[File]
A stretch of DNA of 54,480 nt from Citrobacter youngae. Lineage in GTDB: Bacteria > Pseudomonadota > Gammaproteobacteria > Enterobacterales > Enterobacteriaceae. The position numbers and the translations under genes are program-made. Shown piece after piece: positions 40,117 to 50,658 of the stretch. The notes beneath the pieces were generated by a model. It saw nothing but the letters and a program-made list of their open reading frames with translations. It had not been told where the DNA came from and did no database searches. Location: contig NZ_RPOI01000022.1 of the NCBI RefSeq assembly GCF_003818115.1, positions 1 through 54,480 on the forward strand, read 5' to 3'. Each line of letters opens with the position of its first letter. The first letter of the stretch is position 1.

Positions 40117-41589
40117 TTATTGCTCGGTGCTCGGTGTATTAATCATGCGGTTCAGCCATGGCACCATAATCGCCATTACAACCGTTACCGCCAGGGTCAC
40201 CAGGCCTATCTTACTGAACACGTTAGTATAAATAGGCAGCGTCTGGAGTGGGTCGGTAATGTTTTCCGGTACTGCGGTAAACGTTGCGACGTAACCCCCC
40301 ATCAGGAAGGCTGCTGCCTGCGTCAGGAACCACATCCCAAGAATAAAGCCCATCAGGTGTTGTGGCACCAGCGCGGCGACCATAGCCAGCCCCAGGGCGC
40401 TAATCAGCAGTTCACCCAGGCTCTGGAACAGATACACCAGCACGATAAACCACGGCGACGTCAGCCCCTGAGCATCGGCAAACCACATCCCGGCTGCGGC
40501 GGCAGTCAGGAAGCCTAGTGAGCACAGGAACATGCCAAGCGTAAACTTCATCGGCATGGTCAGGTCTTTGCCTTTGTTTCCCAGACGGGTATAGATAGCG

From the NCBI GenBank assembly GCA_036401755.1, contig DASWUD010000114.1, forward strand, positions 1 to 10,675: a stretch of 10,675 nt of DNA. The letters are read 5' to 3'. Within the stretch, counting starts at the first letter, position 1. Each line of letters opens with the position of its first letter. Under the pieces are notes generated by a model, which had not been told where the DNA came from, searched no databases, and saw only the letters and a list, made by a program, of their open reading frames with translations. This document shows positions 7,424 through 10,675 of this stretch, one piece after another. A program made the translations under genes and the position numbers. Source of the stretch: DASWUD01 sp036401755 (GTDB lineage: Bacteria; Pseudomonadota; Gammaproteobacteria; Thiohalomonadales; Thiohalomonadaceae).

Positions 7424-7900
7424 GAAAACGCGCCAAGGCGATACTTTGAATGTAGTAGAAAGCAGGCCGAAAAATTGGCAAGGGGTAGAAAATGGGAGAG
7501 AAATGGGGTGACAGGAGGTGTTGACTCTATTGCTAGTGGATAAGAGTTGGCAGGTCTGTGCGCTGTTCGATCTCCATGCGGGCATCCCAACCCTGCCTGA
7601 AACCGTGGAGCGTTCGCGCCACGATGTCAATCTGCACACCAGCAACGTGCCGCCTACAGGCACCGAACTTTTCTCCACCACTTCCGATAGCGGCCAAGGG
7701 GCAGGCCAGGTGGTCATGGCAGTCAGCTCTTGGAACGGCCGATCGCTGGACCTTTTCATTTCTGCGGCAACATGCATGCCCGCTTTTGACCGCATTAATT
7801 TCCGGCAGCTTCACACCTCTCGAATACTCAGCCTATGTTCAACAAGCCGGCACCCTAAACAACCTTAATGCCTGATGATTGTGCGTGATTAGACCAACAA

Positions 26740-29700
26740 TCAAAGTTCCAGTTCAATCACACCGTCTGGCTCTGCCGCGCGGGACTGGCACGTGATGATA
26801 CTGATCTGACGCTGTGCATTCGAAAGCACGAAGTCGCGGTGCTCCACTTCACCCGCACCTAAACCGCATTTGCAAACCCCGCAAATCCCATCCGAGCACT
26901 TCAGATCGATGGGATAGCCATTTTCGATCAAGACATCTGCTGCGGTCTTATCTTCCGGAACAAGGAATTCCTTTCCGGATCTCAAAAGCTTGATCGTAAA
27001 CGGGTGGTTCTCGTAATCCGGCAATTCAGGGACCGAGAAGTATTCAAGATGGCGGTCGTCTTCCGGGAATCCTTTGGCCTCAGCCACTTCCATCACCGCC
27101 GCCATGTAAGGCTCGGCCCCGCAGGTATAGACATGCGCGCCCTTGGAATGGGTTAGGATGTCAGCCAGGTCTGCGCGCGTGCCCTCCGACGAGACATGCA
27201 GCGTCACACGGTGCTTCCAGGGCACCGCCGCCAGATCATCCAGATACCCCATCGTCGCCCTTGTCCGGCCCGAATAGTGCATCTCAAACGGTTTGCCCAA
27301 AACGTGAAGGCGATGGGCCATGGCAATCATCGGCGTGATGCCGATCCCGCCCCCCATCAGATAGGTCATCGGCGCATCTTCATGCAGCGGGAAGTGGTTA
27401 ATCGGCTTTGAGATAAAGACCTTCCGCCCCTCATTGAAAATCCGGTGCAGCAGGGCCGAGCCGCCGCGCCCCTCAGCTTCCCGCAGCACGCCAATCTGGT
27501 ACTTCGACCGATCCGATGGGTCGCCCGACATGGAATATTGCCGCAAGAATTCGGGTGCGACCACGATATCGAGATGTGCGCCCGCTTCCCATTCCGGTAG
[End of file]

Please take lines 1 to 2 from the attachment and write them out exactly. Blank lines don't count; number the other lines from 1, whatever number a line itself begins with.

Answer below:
A stretch of DNA of 54,480 nt from Citrobacter youngae. Lineage in GTDB: Bacteria > Pseudomonadota > Gammaproteobacteria > Enterobacterales > Enterobacteriaceae. The position numbers and the translations under genes are program-made. Shown piece after piece: positions 40,117 to 50,658 of the stretch. The notes beneath the pieces were generated by a model. It saw nothing but the letters and a program-made list of their open reading frames with translations. It had not been told where the DNA came from and did no database searches. Location: contig NZ_RPOI01000022.1 of the NCBI RefSeq assembly GCF_003818115.1, positions 1 through 54,480 on the forward strand, read 5' to 3'. Each line of letters opens with the position of its first letter. The first letter of the stretch is position 1.

Positions 40117-41589